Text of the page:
• 20. Disciplined SOA Adoption Introduction Address Specific Pain Proof of Concept Spreading Single Application Process Integration Establish Technology Platform Exploitation Multiple Applications (1BU) Process Flexibility Leverage Service Sharing Plateau Multiple Applications (Across BUs) Continuous Adaptation and Evolution Enterprise SOA Infrastructure Virtual Enterprise Adapted from “Meeting the Challenges of SOA Adoption,” keynote by Roy Schulte at the SOA In Action Virtual Conference, November 2006. Pillars: Strategic Alignment Version 1.7.1 20 © 2008 Carnegie Mellon University
  • 21. SOA Governance SOA governance provides a set of policies, rules, and enforcement mechanisms for developing, using, and evolving SOA assets and for analysis of their business value. It provides the who, that what and the how decisions business, engineering and operations are made in order to support a SOA strategy. • Policies and procedures • Roles and responsibilities • Design-time governance • Runtime governance Source: Integration and SOA: Concepts, Technologies and Best Practices. Beth Gold-Bernstein Governance Pillars: SOA & Gary So. Version 1.7.1 21 © 2008 Carnegie Mellon University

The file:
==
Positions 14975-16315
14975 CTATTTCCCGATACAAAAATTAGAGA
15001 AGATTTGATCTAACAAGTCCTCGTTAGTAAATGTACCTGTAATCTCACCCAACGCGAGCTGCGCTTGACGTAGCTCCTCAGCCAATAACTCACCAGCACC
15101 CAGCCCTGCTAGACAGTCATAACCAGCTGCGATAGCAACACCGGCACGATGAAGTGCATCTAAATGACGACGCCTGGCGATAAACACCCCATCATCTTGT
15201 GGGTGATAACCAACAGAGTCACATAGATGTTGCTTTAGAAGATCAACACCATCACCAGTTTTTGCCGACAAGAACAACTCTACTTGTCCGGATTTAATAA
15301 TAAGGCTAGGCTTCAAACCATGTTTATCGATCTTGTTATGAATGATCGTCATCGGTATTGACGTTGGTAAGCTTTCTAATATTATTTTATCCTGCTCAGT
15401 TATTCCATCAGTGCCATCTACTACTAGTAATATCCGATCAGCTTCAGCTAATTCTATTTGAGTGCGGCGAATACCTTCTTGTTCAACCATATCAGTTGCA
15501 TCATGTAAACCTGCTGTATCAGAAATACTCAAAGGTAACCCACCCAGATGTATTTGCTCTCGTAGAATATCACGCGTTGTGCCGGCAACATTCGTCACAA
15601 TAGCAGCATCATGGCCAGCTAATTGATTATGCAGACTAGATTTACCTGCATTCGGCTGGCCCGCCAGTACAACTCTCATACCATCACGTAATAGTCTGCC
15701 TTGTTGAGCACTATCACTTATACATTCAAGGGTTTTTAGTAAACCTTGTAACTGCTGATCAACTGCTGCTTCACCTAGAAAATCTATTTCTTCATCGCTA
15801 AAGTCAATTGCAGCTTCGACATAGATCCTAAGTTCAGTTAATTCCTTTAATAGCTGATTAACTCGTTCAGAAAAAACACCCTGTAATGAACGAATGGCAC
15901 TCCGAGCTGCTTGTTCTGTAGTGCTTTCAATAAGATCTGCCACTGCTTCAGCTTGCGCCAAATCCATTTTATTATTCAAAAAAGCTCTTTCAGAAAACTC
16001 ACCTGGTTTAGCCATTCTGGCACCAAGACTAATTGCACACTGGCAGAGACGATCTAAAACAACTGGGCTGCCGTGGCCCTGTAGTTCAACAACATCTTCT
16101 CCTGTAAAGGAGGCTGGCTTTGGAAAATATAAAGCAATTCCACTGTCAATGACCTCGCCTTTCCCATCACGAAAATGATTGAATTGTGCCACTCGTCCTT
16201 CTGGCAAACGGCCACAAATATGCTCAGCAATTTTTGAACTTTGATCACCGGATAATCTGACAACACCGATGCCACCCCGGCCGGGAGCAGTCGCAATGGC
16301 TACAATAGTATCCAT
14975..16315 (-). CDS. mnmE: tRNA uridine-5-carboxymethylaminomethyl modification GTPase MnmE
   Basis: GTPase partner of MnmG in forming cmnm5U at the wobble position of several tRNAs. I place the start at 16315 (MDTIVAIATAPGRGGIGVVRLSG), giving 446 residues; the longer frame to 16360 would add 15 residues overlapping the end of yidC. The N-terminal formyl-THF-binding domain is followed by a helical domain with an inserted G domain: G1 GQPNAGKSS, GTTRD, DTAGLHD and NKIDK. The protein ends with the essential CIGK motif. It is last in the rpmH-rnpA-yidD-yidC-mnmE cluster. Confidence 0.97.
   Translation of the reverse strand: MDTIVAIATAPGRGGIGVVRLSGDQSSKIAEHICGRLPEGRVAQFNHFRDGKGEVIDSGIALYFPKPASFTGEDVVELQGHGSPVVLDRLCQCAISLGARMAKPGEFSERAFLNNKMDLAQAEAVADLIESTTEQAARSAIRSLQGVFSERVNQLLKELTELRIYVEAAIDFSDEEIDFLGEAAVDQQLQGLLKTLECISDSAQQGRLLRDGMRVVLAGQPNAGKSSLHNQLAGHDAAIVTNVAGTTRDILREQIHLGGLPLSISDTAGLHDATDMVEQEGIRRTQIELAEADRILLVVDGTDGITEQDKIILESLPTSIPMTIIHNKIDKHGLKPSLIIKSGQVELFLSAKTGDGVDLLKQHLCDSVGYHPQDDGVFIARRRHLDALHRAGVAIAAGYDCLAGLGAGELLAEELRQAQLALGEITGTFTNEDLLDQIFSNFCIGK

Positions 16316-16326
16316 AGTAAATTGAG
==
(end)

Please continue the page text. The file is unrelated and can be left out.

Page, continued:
• 22. Examples of Governance Elements People Engineering Roles & Responsibilities Information Business Service and Process Owners Data Ownership Architecture Data Standards Reference Architectures Financial Portfolio Data Quality Architectural Standards Service Funding Model Projects Blueprints & Patterns Service Usage Fees Business Services Platform Funding Applications Technology Strategic SOA Platform Projects Enforcement Platform Decisions Service Ownership Shared Infrastructure Services Service Lifecycle Shared Artifacts Operations Capacity Planning Enforcement Service Levels Enforcement Policies Operations Metrics Collection Governance elements adapted from a presentation by Dr Mohamad Afshar from Oracle Corporation and Ben Moreland from The Hartford at the Business Transformation Conference 2007 Pillars: SOA Governance Version 1.7.1 22 © 2008 Carnegie Mellon University